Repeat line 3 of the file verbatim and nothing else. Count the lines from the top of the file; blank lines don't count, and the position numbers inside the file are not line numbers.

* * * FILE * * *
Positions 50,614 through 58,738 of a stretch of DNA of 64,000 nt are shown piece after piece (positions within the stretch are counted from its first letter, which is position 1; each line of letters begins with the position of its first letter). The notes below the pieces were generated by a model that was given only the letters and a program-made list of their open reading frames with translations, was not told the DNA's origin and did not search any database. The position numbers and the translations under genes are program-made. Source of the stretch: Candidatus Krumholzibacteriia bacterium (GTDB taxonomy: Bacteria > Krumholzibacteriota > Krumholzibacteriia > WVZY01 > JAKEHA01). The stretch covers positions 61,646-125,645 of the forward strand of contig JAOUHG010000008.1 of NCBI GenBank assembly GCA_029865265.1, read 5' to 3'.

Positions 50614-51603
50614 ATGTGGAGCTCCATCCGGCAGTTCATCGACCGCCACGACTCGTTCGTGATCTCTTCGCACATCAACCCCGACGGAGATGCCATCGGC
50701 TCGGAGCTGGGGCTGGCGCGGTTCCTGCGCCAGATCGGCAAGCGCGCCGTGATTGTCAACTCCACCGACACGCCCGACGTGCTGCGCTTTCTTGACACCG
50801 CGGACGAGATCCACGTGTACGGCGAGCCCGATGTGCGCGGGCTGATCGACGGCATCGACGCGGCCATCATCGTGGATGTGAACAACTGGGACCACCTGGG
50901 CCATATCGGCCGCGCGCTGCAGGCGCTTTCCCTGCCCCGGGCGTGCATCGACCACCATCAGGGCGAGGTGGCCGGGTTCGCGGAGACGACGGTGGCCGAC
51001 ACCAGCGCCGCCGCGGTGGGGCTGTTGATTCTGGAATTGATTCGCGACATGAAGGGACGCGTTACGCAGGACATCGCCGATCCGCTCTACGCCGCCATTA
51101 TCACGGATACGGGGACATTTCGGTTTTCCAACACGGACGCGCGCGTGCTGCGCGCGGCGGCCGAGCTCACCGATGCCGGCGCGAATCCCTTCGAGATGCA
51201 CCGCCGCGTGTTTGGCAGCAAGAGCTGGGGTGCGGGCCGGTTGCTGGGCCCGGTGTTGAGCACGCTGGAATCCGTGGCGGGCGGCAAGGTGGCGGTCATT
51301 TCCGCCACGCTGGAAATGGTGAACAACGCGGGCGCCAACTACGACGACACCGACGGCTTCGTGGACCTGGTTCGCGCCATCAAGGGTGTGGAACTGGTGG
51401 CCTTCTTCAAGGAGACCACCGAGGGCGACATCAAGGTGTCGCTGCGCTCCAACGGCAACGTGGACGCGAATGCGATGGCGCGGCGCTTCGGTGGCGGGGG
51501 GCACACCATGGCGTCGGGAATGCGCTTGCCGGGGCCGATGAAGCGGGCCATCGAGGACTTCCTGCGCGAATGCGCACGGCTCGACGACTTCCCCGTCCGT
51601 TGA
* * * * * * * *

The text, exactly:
50614 ATGTGGAGCTCCATCCGGCAGTTCATCGACCGCCACGACTCGTTCGTGATCTCTTCGCACATCAACCCCGACGGAGATGCCATCGGC